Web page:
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Adverse Possession in Massachusetts

Many people have that one neighbor who puts up a new fence six inches to a foot over the known property line.  They smile and assure you they know that the fence isn’t the real property line, but no harm, no foul, right?  Well, maybe not. Under Massachusetts law, that neighbor may be able to claim your slice of property as their own in the future.  The legal term for this kind of lawsuit is adverse possession.

Most property owners are not aware of adverse possession laws.  Many people might think that these are new laws passed by liberals to protect the rights of squatters, but that is not the case. Massachusetts case law exists dating back to 1853, dealing with adverse possession (Cook v. Babcock).  This case involved a man that decided to cut down some trees that happened to be on his neighbor’s property.  At trial, the jury awarded damages to the neighbor when the man could not support his defense of adverse possession.

What is Adverse Possession?

So what exactly is adverse possession? Adverse possession is a way to obtain the title to a  property by physically occupying it for a long period of time. This means that you can acquire property without the owner’s consent if you possess it for long enough.  In Massachusetts, the property being claimed must be possessed continuously for at least 20 years.  In addition, claimants must also show:

  1. They are the only possessor and have physically entered the property.
  2. Possession is open and notorious.  This means that it is generally well-known in the community that they live there.  Building houses, cabins, or outbuildings and paying taxes on them also establishes a claim on the land.
  3. They must possess the land without the owner’s consent.  If they have permission to be on the land from the owner, then they cannot claim the property under adverse possession.
  4. They must possess the property in question continuously for the 20-year period.  Occasionally living on the property does not meet the requirement.

Different Owners can Combine Years

Property owners should also know that subsequent possessors can add years together and make a claim on the property.  For example, if one person lived there for 10 years, then a second person lived there for another 10, they can add them together to show 20 years of possession.

So why do these laws exist?  It seems unfair to property owners that someone can simply move onto their property and claim it as their own.  Law scholars argue that adverse possession protects the rights of both the trespasser and the property owner.  If someone occupies a property for a long time, builds a home and outbuildings, and plants crops, they have invested a lot of time and money into the property.  Loss of the property would be a serious blow to these people.  Adverse possession laws provide a way for these people to claim the property as their own. At the same time, the property owner who is completely unaware of their presence would stand to gain a large amount of money if the possessors were removed.  The long period required to file a claim (20 years) protects the property owner’s interests.  As you can imagine, it is very difficult for someone to live on somebody else’s property for 20 years without the owner taking notice.  This gives the property owner plenty of time to eject unwanted possessors.  Owners who fail to do so clearly care very little about what their property is being used for.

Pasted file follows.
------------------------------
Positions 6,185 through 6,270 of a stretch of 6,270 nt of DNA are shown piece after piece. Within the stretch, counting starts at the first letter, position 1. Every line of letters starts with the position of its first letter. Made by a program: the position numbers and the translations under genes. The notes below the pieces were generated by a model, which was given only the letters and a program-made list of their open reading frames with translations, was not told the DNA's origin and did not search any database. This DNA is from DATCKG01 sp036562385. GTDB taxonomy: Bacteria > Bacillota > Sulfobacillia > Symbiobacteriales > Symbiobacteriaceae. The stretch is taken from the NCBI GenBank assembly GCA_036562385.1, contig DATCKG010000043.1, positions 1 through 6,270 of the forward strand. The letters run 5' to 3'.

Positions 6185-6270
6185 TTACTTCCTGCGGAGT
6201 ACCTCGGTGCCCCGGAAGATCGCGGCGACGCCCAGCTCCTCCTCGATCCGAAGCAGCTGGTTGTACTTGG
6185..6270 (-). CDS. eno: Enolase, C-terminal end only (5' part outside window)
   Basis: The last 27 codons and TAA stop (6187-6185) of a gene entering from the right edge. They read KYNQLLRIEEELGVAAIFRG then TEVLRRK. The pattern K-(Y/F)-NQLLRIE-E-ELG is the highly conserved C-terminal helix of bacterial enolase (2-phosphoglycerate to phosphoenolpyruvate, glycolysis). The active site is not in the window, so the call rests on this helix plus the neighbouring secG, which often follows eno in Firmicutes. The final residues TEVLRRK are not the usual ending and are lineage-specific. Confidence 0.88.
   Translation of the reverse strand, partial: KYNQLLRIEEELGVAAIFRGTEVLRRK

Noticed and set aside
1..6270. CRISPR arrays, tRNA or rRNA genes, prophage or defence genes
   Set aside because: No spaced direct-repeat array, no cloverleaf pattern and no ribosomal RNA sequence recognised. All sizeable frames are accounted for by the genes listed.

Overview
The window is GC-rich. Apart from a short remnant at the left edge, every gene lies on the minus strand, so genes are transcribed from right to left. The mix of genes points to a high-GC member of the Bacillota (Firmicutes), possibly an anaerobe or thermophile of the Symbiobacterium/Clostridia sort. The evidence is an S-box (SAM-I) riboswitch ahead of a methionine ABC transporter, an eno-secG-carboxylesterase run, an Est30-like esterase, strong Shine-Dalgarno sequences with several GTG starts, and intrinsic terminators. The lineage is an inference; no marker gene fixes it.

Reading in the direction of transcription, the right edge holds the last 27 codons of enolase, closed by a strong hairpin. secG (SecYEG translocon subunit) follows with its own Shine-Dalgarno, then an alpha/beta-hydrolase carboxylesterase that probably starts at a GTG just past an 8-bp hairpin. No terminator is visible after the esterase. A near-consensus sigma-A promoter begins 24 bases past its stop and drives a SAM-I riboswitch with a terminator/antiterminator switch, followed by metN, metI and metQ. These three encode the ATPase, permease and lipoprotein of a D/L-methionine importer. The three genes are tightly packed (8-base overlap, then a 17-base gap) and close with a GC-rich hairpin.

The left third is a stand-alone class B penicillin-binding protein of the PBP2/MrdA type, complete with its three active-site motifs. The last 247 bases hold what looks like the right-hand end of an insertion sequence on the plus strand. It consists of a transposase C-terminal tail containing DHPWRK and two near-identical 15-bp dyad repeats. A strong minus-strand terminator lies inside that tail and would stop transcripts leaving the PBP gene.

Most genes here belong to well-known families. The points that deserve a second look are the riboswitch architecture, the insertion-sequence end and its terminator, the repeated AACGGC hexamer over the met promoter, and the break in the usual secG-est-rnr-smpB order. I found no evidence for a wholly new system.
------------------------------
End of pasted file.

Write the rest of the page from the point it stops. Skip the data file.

How to Prevent Adverse Possession of Your Property

Adverse possession law in Massachusetts shows a policy of encouraging property owners to actively protect their land.  But what should landowners do to prevent adverse possession claims?

  1. Be sure where your property boundaries are.  Hire a surveyor to confirm actual property lines.  Surveyors will mark property lines with stakes.  Remember it is illegal to remove survey stakes in the state of Massachusetts.  Don’t rely on plot plans.
  2. Physically mark property lines with fences.  A physical barrier prevents unwanted people from ever accessing your property.
  3. Post no trespassing signs.  Post signs outward to notify people approaching your property to stay out.
  4. Give written permission to encroaching neighbors.  Remember, possessors can’t claim your property if they have permission to be there.  Documentation is key.
  5. Make sure your title is clear.  Review purchase paperwork to determine if any other parties have a claim on the property.  File a lawsuit if necessary.
  6. Register your property with the Massachusetts Land Court.  All properties registered with the Land Court are exempt from adverse possession claims.

Adverse Possession laws in Massachusetts were created to protect the rights of property owners and squatters alike.  The key to preventing an adverse possession claim is to actively defend your property.  Adverse possession cases can be very complex and expensive to litigate.  If you find yourself in an adverse possession case, please get in contact with Doubleday Law today.

If you have concerns with the Adverse Possession law or are in a similar situation, please contact us.

Arthur Hardy-Doubleday

Author Arthur Hardy-Doubleday

Arthur Hardy-Doubleday practices law in Cambridge and Martha's Vineyard Massachusetts. He works in the areas of Real Estate, Personal Injury, and Consumer Protection Law. When not practicing law, Arthur enjoys sailing, hanging out with friends on the beach, and waking his dog "Ridiculous."

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